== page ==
At a very young age, García Reyes turned a situation that could have been a setback into an opportunity. "The reality that my health was not the best during my childhood years and the fact that I had to spend more time indoors rather than outdoors playing with the rest of the kids instilled good study habits in me. I became more disciplined and focused in my studies as a student since I had plenty time to study at home."
Her work as associate dean and as director of international programs at Hostos gives García Reyes great satisfaction. "The positive results of my professional services are very gratifying as I frequently receive very positive feedback from students and professionals whom I have shared my knowledge and experiences. Meeting and interacting with renowned Dominican writers, scholars, dignitaries and artists whom I had the honor of meeting as a professional and learning from have been part of those rewarding moments and experiences. Moreover, sharing my experiences with students and professionals on how to navigate complex systems to access resources is also rewarding."
García Reyes also expressed some of the difficulties she has come across in her work. "One of the challenges frequently faced is conveying the community demands to fulfill the needs of a community that seeks prosperity. Fulfilling the expectations of those who look for guidance and who see me as a leader and role model is humbling and honoring to me but also challenging due to the limited amount of financial resources that my position can offer. Voicing the needs of underserved communities in the academia is very challenging as you may frequently find faculty and staff who don't necessarily relate or understand the needs of the communities served by their institutions. At times, you may find faculty who have never visited the communities where the students live and bridging the cultural differences between the two requires time and effort."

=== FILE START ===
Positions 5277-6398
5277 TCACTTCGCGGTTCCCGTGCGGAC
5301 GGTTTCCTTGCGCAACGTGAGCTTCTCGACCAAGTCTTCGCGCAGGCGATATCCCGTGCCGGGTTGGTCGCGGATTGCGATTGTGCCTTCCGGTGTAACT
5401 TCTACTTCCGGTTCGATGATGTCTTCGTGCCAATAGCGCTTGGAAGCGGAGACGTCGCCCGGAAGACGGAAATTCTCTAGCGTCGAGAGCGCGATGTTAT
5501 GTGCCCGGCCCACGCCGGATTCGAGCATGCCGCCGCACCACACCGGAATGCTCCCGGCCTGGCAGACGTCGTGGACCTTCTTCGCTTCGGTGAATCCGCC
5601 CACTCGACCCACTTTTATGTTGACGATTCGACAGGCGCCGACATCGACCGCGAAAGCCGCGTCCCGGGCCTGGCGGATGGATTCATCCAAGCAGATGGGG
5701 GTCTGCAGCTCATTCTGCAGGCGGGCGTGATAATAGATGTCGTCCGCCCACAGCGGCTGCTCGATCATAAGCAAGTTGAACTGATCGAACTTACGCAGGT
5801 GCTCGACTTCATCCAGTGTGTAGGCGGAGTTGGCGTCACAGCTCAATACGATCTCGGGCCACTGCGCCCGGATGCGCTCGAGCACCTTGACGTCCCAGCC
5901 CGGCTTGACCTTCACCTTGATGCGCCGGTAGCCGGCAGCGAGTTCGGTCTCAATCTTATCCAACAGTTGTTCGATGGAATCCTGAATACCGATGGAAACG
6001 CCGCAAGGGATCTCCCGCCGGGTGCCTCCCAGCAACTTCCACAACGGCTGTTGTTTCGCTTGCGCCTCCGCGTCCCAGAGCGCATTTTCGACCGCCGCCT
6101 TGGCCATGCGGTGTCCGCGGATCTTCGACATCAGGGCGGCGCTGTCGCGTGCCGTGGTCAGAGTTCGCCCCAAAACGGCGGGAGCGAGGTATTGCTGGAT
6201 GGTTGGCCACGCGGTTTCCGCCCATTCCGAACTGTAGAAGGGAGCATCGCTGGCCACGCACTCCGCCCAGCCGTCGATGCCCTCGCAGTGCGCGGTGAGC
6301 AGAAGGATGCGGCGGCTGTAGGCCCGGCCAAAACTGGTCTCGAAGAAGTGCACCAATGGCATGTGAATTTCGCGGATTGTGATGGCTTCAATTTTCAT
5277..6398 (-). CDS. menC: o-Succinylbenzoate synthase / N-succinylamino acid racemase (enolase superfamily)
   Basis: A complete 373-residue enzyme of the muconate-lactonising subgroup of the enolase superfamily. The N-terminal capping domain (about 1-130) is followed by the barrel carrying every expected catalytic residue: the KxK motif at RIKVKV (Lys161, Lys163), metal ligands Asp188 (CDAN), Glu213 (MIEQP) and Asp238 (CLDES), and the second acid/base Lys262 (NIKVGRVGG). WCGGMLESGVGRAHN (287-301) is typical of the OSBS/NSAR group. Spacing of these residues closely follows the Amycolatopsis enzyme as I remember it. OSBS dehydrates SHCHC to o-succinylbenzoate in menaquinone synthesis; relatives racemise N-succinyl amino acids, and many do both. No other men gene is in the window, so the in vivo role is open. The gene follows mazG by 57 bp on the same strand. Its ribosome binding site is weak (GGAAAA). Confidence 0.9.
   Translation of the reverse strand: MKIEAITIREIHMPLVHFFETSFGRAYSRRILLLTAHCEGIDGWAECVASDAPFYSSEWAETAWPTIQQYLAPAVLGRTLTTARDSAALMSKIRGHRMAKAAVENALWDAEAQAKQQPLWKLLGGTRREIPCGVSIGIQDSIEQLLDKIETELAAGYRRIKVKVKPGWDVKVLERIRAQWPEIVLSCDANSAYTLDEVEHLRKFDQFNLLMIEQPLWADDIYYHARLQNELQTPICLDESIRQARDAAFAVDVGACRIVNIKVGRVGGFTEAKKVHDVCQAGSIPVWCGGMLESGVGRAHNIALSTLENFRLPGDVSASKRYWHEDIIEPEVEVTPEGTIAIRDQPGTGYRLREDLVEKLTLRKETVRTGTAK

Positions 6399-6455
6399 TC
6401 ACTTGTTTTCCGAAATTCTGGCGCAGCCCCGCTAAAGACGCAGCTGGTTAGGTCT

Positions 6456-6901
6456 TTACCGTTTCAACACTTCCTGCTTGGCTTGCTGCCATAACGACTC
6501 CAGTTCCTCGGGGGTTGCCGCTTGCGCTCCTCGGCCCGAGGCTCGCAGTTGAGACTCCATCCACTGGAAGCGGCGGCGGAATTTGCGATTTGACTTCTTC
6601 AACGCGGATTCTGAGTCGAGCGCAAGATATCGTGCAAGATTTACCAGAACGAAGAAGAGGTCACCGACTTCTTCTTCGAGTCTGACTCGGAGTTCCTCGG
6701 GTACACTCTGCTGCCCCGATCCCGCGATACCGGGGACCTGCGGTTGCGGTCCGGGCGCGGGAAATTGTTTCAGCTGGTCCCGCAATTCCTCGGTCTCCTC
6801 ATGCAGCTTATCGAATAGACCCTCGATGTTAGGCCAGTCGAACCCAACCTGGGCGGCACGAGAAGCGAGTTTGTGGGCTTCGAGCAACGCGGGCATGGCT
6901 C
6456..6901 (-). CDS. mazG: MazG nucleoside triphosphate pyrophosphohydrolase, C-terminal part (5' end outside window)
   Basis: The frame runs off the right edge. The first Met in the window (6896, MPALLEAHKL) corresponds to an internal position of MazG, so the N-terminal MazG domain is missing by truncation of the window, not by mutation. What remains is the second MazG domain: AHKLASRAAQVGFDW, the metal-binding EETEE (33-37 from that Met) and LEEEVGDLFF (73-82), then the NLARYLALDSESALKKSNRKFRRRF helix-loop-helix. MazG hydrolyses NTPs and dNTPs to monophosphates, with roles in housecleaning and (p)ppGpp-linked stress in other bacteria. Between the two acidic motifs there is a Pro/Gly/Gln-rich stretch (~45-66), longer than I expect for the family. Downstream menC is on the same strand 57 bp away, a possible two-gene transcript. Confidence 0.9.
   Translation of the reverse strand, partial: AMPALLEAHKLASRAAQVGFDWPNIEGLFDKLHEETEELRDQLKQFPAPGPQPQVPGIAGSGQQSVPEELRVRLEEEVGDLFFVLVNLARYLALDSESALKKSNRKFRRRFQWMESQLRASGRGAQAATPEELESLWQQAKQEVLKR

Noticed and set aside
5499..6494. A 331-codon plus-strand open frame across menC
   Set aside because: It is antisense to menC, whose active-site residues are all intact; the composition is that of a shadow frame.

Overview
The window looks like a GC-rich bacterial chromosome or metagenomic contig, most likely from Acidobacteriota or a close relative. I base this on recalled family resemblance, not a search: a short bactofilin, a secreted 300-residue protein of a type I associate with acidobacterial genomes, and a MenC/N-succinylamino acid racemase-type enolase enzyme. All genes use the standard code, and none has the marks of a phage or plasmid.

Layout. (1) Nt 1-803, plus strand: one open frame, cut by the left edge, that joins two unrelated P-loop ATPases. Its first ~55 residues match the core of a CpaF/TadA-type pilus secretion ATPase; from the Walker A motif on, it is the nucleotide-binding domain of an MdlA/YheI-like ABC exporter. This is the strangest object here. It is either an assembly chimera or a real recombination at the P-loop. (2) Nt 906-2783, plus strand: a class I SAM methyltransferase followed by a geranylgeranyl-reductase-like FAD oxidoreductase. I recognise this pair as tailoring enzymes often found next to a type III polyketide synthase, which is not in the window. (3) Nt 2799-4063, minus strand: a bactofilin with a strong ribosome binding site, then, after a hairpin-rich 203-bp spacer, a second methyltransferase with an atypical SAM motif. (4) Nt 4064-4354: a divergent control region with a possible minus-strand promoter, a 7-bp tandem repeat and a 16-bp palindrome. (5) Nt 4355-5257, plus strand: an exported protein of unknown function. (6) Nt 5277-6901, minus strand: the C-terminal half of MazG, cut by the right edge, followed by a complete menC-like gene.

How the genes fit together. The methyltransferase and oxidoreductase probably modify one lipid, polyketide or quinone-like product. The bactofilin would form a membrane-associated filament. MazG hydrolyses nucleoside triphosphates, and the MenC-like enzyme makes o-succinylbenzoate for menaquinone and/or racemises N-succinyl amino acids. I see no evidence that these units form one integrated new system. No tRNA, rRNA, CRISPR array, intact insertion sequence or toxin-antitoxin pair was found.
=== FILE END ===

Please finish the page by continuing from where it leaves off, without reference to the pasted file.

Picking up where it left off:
García Reyes expresses gratitude toward those who have helped and inspired her along her path. "I have seen my dreams accomplished with the support of conscious professionals who shared the same or similar vision as mine. Amplifying the contributions of exemplary role models and helping them to further escalate their images is very gratifying to me. As an officer of the university, I always think about honoring those who have brought prideto Dominicans and how I can bring awareness about deserving individuals who have made substantial contributions which merit recognition."
Dean García Reyes shares her enthusiasm about the opportunities her work provides to engage in intercultural dialogue and communicate the knowledge she has acquired in her research.